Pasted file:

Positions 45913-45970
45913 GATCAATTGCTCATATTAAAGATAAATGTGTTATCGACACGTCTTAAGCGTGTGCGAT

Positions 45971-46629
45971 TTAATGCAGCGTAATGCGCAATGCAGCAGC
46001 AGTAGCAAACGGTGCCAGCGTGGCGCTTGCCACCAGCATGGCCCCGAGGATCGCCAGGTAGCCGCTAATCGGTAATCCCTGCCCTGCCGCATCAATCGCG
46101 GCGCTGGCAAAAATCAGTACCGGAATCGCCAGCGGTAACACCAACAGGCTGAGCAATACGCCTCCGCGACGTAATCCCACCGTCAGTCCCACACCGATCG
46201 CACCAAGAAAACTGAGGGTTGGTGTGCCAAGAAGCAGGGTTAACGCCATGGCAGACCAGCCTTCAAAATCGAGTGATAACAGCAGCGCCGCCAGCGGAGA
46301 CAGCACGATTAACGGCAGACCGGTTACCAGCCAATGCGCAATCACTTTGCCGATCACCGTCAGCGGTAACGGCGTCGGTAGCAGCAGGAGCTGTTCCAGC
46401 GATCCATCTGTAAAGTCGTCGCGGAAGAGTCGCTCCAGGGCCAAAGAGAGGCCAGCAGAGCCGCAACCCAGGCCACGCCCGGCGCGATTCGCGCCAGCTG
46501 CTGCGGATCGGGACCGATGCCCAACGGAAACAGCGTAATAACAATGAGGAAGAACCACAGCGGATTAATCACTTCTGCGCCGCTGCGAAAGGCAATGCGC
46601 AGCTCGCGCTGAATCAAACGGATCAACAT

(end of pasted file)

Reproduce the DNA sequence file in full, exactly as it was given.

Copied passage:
Positions 45913-45970
45913 GATCAATTGCTCATATTAAAGATAAATGTGTTATCGACACGTCTTAAGCGTGTGCGAT

Positions 45971-46629
45971 TTAATGCAGCGTAATGCGCAATGCAGCAGC
46001 AGTAGCAAACGGTGCCAGCGTGGCGCTTGCCACCAGCATGGCCCCGAGGATCGCCAGGTAGCCGCTAATCGGTAATCCCTGCCCTGCCGCATCAATCGCG
46101 GCGCTGGCAAAAATCAGTACCGGAATCGCCAGCGGTAACACCAACAGGCTGAGCAATACGCCTCCGCGACGTAATCCCACCGTCAGTCCCACACCGATCG
46201 CACCAAGAAAACTGAGGGTTGGTGTGCCAAGAAGCAGGGTTAACGCCATGGCAGACCAGCCTTCAAAATCGAGTGATAACAGCAGCGCCGCCAGCGGAGA
46301 CAGCACGATTAACGGCAGACCGGTTACCAGCCAATGCGCAATCACTTTGCCGATCACCGTCAGCGGTAACGGCGTCGGTAGCAGCAGGAGCTGTTCCAGC
46401 GATCCATCTGTAAAGTCGTCGCGGAAGAGTCGCTCCAGGGCCAAAGAGAGGCCAGCAGAGCCGCAACCCAGGCCACGCCCGGCGCGATTCGCGCCAGCTG
46501 CTGCGGATCGGGACCGATGCCCAACGGAAACAGCGTAATAACAATGAGGAAGAACCACAGCGGATTAATCACTTCTGCGCCGCTGCGAAAGGCAATGCGC
46601 AGCTCGCGCTGAATCAAACGGATCAACAT